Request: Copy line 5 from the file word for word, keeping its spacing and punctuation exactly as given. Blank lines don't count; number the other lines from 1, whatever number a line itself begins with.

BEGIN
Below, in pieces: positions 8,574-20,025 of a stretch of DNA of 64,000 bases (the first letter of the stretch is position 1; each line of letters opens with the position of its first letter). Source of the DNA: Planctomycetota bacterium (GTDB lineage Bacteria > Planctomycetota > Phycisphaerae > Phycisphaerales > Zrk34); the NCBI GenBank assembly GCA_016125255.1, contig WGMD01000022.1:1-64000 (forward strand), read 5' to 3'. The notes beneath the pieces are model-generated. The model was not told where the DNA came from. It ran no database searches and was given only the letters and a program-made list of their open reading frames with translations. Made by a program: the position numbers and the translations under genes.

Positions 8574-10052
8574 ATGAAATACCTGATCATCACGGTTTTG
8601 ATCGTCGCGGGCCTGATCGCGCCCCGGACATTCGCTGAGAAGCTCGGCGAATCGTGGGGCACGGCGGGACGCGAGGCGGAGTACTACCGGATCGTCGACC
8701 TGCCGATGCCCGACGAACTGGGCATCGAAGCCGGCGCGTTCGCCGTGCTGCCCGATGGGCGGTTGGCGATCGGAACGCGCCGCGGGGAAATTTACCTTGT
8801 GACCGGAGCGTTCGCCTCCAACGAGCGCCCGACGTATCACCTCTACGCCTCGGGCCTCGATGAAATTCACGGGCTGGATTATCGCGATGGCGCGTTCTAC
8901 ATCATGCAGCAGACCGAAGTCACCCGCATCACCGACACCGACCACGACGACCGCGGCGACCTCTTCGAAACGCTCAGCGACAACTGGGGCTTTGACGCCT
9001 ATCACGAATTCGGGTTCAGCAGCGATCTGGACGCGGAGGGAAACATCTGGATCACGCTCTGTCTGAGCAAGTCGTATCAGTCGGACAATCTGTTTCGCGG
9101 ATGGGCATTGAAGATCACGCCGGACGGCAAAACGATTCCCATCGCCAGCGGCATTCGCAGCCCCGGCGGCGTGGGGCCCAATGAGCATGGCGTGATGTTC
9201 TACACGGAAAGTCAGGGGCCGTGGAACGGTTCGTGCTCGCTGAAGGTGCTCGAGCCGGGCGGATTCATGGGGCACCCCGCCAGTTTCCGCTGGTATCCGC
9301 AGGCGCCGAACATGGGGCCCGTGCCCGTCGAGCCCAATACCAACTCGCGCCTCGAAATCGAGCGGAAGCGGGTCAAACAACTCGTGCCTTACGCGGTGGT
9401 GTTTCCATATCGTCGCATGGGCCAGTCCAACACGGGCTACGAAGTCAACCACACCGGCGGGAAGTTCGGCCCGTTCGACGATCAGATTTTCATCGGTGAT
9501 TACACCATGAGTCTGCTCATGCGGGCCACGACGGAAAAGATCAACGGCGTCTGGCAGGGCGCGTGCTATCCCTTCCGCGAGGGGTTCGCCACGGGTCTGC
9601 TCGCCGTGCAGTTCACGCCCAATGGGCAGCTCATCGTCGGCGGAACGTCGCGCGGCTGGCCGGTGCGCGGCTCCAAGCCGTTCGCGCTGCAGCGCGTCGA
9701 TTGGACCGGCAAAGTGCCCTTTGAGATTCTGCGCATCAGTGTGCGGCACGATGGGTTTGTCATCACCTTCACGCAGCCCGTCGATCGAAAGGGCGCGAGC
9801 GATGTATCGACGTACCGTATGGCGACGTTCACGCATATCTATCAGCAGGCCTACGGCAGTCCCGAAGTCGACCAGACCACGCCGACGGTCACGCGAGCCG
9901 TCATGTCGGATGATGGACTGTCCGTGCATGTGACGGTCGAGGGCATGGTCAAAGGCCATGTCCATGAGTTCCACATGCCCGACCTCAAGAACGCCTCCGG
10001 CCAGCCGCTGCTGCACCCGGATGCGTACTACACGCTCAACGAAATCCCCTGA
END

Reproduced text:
8701 TGCCGATGCCCGACGAACTGGGCATCGAAGCCGGCGCGTTCGCCGTGCTGCCCGATGGGCGGTTGGCGATCGGAACGCGCCGCGGGGAAATTTACCTTGT